I'll 'Paper Girls' reminds me of the worst type of girl to be interested in. She keeps hinting that if you hang on a little longer, you'll get the rewarding experience of a meaningful emotional connection, but each day brings the nagging feeling she's not worth the trouble. Is she smart and witty or pretentious and cruel? Why do you feel like she's purposefully keeping you at arm's length? When will all the time travel make sense (well, that one goes mainly for 'Paper Girls'). On the other hand, you know, as much as you wish you were less shallow, that you are largely interested because she's so pretty. To take this analogy to its logical conclusion, issue five finds me cutting myself loose to pursue more stable, fulfilling comics who like me for me (perhaps that Archie compendium your mom keeps trying to set you up with). I had hoped this fifth issue would see Brian K Vaughan ending his purposeful obfuscation of the plot in favor of some much-needed character development (I still don't know which girl is which). Alas, we instead get a continuation of the confusing sci-fi plot, building up to, but never earning, a shocking final twist (every issue of Paper Girls ends with a shocking twist). We also get indications that the robo-teenagers, and hippy bad guy represent the division between socially active youth and totalitarian adults. This last bit feels a bit tacked-on (as Vaughan's social commentary often does), and serves as a final reminder that the story is willing to focus on anything but its characters.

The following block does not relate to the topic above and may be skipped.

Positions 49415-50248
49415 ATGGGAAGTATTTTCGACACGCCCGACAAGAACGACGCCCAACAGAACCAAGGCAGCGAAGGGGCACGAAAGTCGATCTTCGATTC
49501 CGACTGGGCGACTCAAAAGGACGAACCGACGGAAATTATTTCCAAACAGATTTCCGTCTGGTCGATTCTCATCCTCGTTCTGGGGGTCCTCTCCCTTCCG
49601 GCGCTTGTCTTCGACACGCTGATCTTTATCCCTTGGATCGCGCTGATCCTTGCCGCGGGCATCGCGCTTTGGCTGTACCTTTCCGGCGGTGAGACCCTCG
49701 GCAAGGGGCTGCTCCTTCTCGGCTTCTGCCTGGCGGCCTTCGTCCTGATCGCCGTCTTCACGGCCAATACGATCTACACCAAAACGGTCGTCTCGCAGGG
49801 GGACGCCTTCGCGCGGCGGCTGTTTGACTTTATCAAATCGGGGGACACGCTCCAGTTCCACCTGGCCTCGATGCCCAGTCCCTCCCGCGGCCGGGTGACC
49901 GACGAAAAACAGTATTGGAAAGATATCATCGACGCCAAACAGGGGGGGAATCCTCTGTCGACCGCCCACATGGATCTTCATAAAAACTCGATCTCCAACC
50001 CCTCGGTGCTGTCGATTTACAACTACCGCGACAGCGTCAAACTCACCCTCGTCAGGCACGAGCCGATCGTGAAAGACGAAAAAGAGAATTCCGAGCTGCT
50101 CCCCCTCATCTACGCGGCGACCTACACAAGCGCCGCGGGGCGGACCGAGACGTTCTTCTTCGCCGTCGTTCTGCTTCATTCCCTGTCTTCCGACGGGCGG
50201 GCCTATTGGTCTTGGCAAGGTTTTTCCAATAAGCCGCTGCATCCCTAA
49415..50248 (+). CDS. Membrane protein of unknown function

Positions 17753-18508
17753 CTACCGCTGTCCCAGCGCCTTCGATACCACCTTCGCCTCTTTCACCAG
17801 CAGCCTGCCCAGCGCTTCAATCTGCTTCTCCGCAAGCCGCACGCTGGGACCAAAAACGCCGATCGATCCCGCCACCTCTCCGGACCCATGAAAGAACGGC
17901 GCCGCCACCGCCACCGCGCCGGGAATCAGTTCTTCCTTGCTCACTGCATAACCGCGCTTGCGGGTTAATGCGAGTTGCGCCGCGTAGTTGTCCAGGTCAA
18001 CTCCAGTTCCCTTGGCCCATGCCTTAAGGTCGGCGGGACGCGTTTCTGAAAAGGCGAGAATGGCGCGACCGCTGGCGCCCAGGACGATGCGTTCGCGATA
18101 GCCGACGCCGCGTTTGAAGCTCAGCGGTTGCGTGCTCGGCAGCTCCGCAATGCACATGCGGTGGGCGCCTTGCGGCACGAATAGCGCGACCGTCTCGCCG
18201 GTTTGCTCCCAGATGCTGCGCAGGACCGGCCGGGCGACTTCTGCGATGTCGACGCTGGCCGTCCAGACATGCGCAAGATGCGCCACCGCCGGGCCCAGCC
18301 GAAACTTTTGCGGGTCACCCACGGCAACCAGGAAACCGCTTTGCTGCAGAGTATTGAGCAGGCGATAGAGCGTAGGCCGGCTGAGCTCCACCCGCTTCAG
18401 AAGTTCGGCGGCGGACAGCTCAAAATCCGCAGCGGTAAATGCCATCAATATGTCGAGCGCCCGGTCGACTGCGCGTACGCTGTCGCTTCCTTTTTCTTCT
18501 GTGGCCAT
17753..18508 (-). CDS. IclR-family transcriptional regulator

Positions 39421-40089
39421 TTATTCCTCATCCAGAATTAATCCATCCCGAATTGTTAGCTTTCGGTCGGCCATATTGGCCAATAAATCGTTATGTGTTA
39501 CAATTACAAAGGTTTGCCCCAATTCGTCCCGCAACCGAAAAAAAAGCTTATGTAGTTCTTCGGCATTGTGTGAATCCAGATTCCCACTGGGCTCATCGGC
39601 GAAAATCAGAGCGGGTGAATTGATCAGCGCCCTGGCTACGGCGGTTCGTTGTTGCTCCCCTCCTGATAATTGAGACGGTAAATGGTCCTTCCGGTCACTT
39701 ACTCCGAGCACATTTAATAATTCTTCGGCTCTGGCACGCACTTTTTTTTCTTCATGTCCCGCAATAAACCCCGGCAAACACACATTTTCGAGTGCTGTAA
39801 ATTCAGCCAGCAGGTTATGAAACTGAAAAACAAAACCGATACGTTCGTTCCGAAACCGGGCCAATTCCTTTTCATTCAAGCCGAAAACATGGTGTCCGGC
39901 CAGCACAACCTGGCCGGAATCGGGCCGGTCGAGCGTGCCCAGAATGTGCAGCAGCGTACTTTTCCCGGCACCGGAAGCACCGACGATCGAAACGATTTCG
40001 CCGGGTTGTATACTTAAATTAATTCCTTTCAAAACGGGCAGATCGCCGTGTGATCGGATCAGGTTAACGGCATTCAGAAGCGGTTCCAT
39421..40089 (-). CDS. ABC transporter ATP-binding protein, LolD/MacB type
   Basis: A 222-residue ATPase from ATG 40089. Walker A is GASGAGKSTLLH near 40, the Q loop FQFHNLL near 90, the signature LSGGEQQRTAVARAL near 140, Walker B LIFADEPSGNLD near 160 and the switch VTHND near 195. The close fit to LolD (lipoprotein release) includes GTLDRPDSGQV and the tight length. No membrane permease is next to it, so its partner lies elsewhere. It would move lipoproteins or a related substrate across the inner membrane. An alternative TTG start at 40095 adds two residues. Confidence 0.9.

I have been told by a number of friends (ok, internet commenters) that such criticisms of plot ignores the adrenaline rush of the action-filled plot and fast-paced humor. I would be more inclined to agree if the action sci-fi side of the plot was more entertaining. It's true that this issue see pterodactyls, alien-weapons, time-travel, and gunshots, but none of it adds onto any central plotline. The motivations of the central four girls is never elaborated on and hence their increasingly manic actions read as stupidity. Further, this issue sees the life and death stakes of the previous issue alleviated rather quickly, and two characters we have hardly met killed violently in a manner that is surprisingly vague. In other words, the book has some fun pieces, but it's not cohesive.
As I mentioned before, 'Paper Girls' is a great-looking book courtesy of Cliff Chiang and colorist Matt Wilson, and that continues in this issue. Chiang's angular stylization somehow simplifies shapes into easily digestible outlines without losing the fine details that make images specific (the unique hairstyles of each girl's hair, the metal grooves on a pistol, etc.). Meanwhile Matt Wilson chooses to color the book in soft pinks, blues, and purples, making a clear impression of location and time of day. These artists give the book the impression of a uniqueness and character sorely lacking in the writing.
The twist on the final pages of 'Paper Girls' is a doozy, thrusting the book into a brand new setting with entirely different stakes. But having never understood or cared much about the previous chunk of the story, it's hard to see this issue as anything but a good jumping off point.
Paper Girls #5 Writer: Brian K Vaughan Artist: Cliff Chiang Publisher: Image Comics Price: $2.99 Release Date: 2/3/16 Format: Print, Digital